Learn where to vote, who's up for election in your neighborhood, who's financing these politicos and what they're all about in five minutes. You can learn all that in about twice the amount of time it takes to load and read a BuzzFeed cat article and the read will be 100 percent more useful—thought not as adorable, obviously.
Voting huh? But I don't have time to put pants on and go stand in some DMV line to get registered
Then don't! Registering to vote is clothing optional if you just want to register to vote online by clicking here
to visit Vote.Utah.Gov (assuming you're naked on a personal computer and not at a public library).
You just need to finish and submit the online registration at least seven days before the Nov. 4 election (Oct. 29). At that link you can also print out your form and mail it in—but that has to be sent at least 30 days before the election (Oct. 6—today!).
You can also at that site request a mail-in or absentee ballot so you can avoid standing in any line to vote. Those have to be postmarked the Thursday prior to the election (Oct. 30). This is important if you are in Davis, Duchesne, Cache, Beaver, Garfield, Grand, San Juan, Sevier or Sanpete County which are doing their elections by mail. Although most of them will have voting centers open and you can find out which ones also at Vote.Utah.Gov
If you don't like using the Interweb or the post office, you can always just go to your county clerk to register in person...if you're into that sort of a thing.
OK but I don't even know who the hell I can vote for where I'm at? Is what's his face still running?
Visit Vote.Utah.Gov, enter your address it will show you where you will vote at on election day. You can also click “Sample ballot” and it will show you everyone that you will be able to vote for from congress down to the School Board.
Yeah but wait, who are these people? Why am I trusting them with my Democracy yo?
Good point, and this is where you may have to do a wee bit of digging.
First off finding candidate's campaign website or Facebook page is just a google search away. But why not start first off with looking at the money they're taking to bankroll their election.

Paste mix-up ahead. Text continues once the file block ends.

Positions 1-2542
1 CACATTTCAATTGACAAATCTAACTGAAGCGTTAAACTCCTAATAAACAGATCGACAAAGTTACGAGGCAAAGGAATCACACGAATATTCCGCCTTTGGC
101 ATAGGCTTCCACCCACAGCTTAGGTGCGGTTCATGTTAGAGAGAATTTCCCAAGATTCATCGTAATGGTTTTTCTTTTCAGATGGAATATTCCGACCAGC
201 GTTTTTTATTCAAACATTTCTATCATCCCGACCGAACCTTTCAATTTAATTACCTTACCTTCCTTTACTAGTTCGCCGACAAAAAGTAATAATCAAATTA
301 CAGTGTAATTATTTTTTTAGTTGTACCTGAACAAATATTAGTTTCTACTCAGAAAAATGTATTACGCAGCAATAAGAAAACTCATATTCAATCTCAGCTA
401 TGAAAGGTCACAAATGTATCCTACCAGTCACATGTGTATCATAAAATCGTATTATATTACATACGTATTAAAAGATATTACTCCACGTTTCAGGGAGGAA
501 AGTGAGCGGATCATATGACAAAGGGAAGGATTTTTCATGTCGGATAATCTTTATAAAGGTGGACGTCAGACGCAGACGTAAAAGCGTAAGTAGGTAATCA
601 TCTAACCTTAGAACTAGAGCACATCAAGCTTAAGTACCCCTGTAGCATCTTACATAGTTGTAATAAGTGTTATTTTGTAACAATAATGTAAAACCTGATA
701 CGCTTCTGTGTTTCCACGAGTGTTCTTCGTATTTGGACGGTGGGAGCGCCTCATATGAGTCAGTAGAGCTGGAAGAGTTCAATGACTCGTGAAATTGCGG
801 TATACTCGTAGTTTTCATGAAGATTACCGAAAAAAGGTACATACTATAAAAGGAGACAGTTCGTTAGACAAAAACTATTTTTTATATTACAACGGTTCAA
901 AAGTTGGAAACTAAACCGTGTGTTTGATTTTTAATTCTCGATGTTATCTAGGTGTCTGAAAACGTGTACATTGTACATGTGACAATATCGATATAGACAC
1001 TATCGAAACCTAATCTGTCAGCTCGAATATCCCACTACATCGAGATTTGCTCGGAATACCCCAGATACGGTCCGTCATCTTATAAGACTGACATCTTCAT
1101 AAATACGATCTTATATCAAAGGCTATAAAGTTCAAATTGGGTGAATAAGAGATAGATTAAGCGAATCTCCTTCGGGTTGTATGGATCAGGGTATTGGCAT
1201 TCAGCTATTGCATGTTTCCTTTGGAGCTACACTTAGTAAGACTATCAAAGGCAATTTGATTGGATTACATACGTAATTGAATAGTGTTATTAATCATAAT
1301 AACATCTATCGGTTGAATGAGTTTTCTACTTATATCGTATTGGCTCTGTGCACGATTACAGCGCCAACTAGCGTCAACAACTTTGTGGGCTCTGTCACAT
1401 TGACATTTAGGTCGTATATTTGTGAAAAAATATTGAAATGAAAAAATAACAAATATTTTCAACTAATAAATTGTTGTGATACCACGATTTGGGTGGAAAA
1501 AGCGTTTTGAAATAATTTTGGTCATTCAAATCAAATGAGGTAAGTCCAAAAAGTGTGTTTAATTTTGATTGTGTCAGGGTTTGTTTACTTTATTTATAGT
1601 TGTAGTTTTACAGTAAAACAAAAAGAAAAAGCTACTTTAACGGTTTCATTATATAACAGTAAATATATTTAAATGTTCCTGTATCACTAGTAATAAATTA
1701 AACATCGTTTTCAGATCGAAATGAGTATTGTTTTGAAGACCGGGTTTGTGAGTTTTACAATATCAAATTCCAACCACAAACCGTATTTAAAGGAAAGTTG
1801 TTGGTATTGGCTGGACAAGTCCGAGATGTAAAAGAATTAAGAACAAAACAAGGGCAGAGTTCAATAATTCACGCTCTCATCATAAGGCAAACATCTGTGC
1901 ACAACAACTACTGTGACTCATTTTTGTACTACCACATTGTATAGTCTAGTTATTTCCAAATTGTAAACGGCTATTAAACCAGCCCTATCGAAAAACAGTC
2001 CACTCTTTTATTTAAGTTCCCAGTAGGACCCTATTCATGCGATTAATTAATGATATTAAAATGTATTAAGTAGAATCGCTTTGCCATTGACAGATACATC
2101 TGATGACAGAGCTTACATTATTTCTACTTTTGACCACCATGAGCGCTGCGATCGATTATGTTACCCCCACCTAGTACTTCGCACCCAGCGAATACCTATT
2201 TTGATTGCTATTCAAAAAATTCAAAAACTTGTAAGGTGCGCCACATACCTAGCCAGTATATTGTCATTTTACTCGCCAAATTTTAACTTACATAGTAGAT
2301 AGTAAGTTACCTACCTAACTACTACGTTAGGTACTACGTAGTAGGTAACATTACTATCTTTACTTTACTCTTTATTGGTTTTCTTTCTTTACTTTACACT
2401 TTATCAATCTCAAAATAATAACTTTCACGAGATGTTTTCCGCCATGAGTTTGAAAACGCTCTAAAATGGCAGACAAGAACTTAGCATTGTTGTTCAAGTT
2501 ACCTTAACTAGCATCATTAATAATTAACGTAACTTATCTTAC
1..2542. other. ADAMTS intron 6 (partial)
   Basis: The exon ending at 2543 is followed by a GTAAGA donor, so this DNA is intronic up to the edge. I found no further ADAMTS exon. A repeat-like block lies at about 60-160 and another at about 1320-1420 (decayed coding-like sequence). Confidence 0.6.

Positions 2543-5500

For legislators and statewide candidates (in this election the Attorney General is the only statewide candidate on the ballot) visit Disclosures.Utah.Gov.
Here you can click on public search
and type in the name of a candidate you want to look up.
For candidates for congress visit the Federal Election Commission page at FEC.gov and go to “Candidate and Committee Viewer” or just click here
to search their campaign finance docs.
It's also not too late to catch a few debates being put on for the Third and Fourth Congressional District races. Check out the Utah Debate Commission
schedule to see about attending and when the debates will be broadcast. You can also watch a livestream of the debate right from the website.
The Alliance for a Better Utah
is also hosting three upcoming debates for candidates in the state Legislature.
Senate District 4
Jani Iwamoto and Sabrina Peterson
October 7, 2014, 7PM - 8PM
Holladay City Hall, Big Cottonwood Room, 4580 S. 2300 East, Holladay
Utah House District 44
Bruce Cutler and Christine Passey
October 14, 2014, 7:00 p.m. - 8:30 p.m.
Staybridge Suites, 747 Blue Vista Lane
Utah House District 43
Diane Lewis and Earl Tanner
October 16, 2014, 7:00 p.m. - 8:00 p.m.
Mountain America Tanner Auditorium
7167 Center Park Drive, West Jordan
(check in with BetterUtah.org
for more details)
See that wasn't so hard was it?
For more updates from the 2014 election follow @EricSPeterson
on Twitter and visit CityWeekly.net for continuing coverage recent posts covering events such as the 2nd Congressional District Debate
in the Salt Lake County Sheriff's race and a look at the West Valley legislative showdown
that will likely be the legislative race to watch this election.
Image courtesy of FreeDigitalPhotos.net